Mice living in the high-altitude, oxygen-starved environment of the Andean mountains survive those harsh conditions by fueling their muscles with carbohydrates. The findings, reported online on December 6 in Current Biology, a Cell Press publication, provide the first compelling evidence of a clear difference in energy metabolism between high- and low-altitude native mammals.
"The high-altitude mice we examined in this study are a rare exception to a general exercise fuel use pattern seen in lowland mammals," said Marie-Pierre Schippers of McMaster University. "Studying exceptions to a rule is often the key to uncovering the mechanisms of a physiological process."
The new study conducted with collaborators from the Universidad Peruana Cayetano Heredia in Peru could therefore lead to increased understanding not only of mountain-dwelling mice but also of other mammals, including humans, said Grant McClelland, also of McMaster University.
At an altitude of roughly 4,000 meters, every breath of air contains about 40 percent less oxygen than it would at sea level. Under those conditions, carbohydrates are the logical energy source. That's because carbs can supply 15 percent more energy for the same amount of oxygen in comparison to fats.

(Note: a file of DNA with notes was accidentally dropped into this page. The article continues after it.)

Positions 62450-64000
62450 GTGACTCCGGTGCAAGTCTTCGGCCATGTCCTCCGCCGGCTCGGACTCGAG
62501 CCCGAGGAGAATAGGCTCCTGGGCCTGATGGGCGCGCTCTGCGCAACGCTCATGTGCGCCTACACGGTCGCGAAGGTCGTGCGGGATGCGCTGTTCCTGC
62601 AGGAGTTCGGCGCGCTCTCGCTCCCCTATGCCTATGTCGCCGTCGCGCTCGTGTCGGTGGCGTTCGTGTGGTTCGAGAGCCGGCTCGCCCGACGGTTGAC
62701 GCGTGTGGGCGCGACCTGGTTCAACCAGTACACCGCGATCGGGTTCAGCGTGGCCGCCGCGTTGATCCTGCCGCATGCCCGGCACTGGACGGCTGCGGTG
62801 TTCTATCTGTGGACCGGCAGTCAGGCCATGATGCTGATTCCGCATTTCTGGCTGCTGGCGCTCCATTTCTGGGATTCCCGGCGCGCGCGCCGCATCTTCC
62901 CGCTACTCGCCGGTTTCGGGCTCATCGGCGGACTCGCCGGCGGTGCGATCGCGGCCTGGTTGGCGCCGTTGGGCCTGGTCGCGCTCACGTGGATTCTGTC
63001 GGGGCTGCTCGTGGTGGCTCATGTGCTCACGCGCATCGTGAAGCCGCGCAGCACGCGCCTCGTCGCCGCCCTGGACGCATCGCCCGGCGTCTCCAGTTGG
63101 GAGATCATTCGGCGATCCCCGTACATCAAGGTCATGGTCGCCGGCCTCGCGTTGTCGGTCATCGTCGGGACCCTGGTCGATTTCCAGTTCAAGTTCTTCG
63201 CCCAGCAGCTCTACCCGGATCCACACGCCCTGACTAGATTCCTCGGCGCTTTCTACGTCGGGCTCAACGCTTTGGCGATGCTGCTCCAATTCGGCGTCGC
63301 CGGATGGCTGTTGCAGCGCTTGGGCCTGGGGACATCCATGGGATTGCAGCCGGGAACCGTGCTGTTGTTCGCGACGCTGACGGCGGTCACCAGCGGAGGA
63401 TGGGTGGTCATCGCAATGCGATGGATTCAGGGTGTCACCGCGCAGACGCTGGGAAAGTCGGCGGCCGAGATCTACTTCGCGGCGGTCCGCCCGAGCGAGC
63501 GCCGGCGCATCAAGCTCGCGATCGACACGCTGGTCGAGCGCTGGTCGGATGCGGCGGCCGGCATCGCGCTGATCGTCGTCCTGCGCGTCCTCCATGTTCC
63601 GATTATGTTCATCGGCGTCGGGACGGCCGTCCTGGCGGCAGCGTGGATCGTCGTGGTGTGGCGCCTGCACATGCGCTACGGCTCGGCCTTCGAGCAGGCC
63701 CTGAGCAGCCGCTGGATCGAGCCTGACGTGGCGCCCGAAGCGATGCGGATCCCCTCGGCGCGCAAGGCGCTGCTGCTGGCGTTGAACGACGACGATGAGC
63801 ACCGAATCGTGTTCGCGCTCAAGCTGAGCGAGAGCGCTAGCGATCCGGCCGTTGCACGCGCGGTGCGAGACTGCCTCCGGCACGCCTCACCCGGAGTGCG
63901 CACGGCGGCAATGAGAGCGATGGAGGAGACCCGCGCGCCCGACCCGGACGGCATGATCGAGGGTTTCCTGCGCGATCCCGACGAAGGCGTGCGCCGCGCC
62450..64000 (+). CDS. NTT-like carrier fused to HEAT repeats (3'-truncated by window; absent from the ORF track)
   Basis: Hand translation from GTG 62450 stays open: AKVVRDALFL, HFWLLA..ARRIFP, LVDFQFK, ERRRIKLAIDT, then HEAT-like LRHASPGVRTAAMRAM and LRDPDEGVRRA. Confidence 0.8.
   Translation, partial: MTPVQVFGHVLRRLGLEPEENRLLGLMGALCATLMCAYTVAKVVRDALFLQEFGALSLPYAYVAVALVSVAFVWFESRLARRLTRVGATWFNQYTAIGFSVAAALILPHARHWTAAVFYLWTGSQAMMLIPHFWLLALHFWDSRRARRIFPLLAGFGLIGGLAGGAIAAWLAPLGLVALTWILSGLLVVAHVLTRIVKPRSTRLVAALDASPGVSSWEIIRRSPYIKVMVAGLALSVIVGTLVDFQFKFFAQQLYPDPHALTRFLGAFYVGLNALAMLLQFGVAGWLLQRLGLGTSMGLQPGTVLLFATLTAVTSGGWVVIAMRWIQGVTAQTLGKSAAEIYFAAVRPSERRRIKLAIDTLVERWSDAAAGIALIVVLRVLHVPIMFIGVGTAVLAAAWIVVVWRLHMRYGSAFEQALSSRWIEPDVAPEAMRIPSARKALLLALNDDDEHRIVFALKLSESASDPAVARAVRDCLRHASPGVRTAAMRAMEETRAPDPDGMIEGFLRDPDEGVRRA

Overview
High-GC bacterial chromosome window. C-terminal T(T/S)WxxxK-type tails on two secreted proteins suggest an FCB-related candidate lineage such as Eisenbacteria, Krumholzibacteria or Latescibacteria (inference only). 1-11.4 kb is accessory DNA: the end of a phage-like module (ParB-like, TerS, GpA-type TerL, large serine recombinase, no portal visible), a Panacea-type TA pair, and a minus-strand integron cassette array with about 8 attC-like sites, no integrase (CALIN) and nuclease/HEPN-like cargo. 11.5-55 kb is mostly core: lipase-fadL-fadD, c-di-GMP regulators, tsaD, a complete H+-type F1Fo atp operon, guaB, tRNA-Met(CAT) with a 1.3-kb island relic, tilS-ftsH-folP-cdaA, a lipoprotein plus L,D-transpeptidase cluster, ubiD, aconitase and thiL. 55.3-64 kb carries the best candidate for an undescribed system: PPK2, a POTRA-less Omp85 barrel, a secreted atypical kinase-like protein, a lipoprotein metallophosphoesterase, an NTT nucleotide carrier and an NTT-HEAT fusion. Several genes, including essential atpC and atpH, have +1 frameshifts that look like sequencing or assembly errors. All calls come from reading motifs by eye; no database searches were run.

In fact, the idea that high-altitude environments should favor carbohydrate metabolism was proposed almost 30 years ago, but it hadn't really been put to the test. In the new study, the researchers used a powerful multispecies approach, using four native species of mice, two from the Peruvian Andes and two found at sea level.
The researchers found that the high-altitude mice do indeed burn more carbohydrates. Their heart muscles show greater oxidative capacity, too, both adaptations that would afford the animals the ability to remain active at altitude more successfully than their lowland relatives could.
Those differences aren't a matter of adjusting to high versus low altitude but are rather due to inherent differences in the mice that have apparently arisen more than once over the course of evolutionary time.
"This is one of 'nature's solutions' to low atmospheric oxygen," McClelland said. "Our study shows that Andean mouse species have independently evolved a metabolic strategy that maximizes energy yield when little oxygen is available. It is possible that a similar strategy has also evolved in other high-altitude mammals, including humans."